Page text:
Serendipity and a random meeting with an inspiring entrepreneur made Gustav realize that the only boundaries are the ones we create ourselves.
If we were to choose one word to define our conversation with Gustav, it would be: impossible. Gustav accomplished more things than many have, even before turning thirty. As a bonus, he had dinner with the legend himself, Elon Musk.
Gustav is the co-founder and CEO of Memmo, a company enabling personalized interactions from celebrities to fans and businesses. Before entering the exciting world of entrepreneurship, he spent a year in Sweden’s elite military school as a ranger (and a stint as a paratrooper), where his mental and physical limits were put on a severe test. He also worked at Boston Consulting Group in Dubai and J.P Morgan in London. However, we believe Gustav’s superpowers are his curiosity towards the unknown, and his laser focus on what matters; challenging what is considered impossible.
But that is only one part of the story.
At Venture Insider, we strive to undress the ups-and-down, the late nights, the early morning, the failures, and the victories.
In a few words; we want to share the real stories.
This interview has been edited and condensed for clarity. Everything in Italic symbolizes the voice of the writer, aka, us at Venture Insider.
Introduce yourself — tell us a little bit about your journey?
I grew up in the countryside in the southern part of Sweden and had a great childhood. But at times, I also felt out of place. I had unusual interests, liked to discover new things, take risks and question the status quo.
I was far from being a great student, but I was very driven. I started selling lottery tickets at 11, worked every summer, and founded a company at 18. And after high school, I wanted a unique challenge and had the chance to go to the military. After a year in the army, some of my friends went on missions abroad, but I felt I wanted to study business.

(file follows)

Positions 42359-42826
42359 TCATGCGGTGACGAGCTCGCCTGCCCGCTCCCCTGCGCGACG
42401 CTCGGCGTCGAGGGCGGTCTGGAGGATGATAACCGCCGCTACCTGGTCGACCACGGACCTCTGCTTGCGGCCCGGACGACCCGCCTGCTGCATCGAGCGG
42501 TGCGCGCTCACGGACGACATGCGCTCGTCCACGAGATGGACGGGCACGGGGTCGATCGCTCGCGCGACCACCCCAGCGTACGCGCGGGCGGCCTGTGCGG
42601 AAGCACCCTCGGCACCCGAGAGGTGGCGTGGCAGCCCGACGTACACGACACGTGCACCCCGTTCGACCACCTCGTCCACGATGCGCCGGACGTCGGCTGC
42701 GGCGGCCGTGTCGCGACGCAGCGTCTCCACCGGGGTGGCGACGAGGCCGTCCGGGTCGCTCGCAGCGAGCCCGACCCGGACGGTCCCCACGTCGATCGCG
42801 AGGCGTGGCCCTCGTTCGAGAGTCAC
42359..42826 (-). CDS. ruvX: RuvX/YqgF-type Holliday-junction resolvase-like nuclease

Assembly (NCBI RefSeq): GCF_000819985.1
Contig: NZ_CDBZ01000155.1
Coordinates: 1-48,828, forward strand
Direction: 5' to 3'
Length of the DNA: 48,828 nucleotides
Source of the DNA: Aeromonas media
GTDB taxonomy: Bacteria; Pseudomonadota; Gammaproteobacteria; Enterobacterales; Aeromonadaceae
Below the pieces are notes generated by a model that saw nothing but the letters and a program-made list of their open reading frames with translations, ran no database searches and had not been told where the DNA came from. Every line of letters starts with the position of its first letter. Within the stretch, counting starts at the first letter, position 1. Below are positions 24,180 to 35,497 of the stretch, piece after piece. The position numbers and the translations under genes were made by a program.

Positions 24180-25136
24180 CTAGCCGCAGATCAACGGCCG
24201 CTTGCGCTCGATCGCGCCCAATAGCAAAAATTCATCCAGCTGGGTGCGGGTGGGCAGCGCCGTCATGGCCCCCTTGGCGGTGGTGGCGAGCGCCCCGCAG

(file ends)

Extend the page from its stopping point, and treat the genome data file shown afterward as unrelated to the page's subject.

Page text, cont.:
I moved to Stockholm, and throughout my bachelor’s degree, I travelled around the world and experienced two different sides of the business world: working at startups as well as in the big corporates. I was later admitted to MIT but decided not to let go of an old dream, so I studied acting, which was a great experience and gave me learnings I have much use of today. Then, I ended up in consulting at BCG’s new office in Dubai. Last but not least, in August 2019, I founded Memmo together with co-founder Tobias. The rest is history, Gustav.
What fascinates you about challenges?
It is my way to break the patterns of life. We often get stuck into a loop, and our daily life can sometimes work against us. For example, taking a new way to work puts you in a different way of thinking. I always remind myself that life begins when breaking patterns, and that is usually at the end of my comfort zone. I need to challenge myself and push the limit constantly.
I want to see how far I can go, and find out what happens when I fail.
What did you always dream of when you were a kid?
I was 13 when we got internet access at home, and my life changed from a day to another. For the first time, I realized that there is a big world out there, ready to be discovered. It made me dream about exploring every corner of the planet.
Was joining the army a way of breaking the patterns?
In the beginning, that was the goal. However, I soon recognized it was (probably) going to be the single most mental and psychical challenging adventure of my life. I was right.